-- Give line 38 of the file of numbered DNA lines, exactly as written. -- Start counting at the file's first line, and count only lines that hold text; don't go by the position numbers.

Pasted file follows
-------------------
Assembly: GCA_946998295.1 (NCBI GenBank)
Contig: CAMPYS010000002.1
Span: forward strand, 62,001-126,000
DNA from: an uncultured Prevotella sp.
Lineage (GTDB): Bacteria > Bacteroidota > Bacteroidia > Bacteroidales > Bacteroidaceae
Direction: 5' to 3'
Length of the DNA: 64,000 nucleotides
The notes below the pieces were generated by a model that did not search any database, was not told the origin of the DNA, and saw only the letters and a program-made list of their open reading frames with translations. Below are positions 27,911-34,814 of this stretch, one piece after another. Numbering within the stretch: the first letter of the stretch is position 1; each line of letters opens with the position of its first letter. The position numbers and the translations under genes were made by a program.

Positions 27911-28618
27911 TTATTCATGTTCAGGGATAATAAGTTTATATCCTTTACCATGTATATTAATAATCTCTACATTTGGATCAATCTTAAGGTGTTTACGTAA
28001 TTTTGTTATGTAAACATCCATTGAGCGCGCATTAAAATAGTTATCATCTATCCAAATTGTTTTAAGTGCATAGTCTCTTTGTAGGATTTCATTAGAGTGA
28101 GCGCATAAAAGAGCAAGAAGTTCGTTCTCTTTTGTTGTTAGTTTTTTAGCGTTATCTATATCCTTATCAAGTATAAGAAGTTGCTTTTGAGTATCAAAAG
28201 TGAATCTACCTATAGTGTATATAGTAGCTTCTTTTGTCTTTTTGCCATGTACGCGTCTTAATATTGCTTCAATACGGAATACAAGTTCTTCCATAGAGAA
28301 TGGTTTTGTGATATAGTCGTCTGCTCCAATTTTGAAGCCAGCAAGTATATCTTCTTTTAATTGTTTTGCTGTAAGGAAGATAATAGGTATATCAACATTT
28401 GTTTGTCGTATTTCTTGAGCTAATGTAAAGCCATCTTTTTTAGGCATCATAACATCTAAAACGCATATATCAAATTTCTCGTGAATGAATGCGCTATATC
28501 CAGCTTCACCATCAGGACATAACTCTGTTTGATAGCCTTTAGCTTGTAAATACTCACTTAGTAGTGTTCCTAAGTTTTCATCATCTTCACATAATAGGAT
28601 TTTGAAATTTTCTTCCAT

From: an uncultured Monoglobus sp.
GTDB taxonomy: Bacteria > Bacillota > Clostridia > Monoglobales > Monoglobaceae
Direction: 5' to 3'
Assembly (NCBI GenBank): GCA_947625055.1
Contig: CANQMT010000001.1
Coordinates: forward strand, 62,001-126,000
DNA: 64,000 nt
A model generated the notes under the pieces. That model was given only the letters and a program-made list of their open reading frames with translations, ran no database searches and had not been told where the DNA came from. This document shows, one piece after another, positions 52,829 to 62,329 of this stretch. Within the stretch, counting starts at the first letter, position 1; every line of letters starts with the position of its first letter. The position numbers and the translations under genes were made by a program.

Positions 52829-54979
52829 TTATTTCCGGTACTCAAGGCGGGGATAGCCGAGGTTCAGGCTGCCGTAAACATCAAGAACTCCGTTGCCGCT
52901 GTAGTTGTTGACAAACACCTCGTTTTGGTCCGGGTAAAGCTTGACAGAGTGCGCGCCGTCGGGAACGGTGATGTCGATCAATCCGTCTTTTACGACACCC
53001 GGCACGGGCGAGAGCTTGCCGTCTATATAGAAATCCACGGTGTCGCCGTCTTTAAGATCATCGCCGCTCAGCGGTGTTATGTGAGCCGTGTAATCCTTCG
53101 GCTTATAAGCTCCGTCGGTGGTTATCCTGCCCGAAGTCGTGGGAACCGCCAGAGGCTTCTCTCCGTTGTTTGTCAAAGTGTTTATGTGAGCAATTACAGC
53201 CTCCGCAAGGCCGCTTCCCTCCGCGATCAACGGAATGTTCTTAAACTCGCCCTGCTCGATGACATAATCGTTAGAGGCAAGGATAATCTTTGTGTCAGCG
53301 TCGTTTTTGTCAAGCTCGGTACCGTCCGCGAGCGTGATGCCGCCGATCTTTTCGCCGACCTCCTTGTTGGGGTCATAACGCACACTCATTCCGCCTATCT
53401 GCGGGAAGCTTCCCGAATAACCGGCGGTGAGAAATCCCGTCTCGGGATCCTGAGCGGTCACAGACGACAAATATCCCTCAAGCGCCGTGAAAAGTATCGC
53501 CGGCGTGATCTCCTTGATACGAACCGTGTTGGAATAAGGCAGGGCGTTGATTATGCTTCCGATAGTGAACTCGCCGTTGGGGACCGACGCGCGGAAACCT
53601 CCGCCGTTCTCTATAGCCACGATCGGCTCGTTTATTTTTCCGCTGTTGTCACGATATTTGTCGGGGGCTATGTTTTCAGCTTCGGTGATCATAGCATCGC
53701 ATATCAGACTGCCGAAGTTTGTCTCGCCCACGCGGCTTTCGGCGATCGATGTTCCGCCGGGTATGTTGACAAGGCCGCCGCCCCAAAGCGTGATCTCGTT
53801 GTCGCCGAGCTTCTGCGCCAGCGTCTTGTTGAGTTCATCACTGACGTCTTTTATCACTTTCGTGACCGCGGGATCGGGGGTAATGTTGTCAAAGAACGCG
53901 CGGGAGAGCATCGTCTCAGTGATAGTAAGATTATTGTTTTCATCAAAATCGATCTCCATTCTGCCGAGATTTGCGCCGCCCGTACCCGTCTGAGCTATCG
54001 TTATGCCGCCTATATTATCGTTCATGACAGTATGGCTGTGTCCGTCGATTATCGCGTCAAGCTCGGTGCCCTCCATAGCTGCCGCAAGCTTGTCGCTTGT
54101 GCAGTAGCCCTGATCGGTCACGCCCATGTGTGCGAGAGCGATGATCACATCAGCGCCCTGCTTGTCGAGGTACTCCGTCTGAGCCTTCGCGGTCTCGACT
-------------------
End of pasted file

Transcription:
53901 CGGGAGAGCATCGTCTCAGTGATAGTAAGATTATTGTTTTCATCAAAATCGATCTCCATTCTGCCGAGATTTGCGCCGCCCGTACCCGTCTGAGCTATCG